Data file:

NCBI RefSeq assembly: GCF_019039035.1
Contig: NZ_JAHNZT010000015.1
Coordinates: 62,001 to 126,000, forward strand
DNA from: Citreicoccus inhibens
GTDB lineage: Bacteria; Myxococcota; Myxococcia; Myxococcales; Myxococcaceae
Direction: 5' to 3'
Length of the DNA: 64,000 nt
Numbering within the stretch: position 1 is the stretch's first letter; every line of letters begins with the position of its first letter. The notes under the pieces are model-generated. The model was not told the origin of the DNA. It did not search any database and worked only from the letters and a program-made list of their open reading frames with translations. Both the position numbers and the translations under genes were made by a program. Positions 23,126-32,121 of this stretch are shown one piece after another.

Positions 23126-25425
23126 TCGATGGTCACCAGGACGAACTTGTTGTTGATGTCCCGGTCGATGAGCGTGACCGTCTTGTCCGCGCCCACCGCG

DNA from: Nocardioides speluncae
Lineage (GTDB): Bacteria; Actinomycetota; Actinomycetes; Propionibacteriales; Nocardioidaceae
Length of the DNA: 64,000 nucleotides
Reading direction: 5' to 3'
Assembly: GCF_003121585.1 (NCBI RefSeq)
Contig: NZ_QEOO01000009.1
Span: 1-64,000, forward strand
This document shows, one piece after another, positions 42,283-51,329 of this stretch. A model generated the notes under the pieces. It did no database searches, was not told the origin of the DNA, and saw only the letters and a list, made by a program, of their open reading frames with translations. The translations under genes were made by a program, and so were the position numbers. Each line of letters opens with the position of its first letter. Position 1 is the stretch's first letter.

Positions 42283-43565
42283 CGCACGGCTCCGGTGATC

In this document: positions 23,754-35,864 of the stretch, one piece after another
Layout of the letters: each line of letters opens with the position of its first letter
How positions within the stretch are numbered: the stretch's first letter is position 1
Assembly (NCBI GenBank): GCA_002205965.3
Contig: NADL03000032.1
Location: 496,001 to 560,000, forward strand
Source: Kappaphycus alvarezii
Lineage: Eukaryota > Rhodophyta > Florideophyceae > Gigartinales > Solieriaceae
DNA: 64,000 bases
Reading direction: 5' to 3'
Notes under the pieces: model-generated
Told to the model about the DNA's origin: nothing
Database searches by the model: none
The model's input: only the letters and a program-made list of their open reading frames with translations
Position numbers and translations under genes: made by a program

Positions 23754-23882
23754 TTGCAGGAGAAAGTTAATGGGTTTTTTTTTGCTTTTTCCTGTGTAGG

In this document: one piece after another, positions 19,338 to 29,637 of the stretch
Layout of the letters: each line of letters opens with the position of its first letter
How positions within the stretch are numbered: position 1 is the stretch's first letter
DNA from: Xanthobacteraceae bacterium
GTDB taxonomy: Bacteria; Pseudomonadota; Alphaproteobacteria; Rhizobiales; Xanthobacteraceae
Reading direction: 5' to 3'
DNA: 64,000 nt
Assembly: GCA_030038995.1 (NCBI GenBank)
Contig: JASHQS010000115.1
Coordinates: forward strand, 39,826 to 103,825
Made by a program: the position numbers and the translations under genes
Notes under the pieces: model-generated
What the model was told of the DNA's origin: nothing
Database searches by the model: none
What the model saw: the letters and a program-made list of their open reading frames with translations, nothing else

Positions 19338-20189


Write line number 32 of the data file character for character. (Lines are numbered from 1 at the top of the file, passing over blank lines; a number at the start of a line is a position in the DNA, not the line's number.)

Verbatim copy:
Told to the model about the DNA's origin: nothing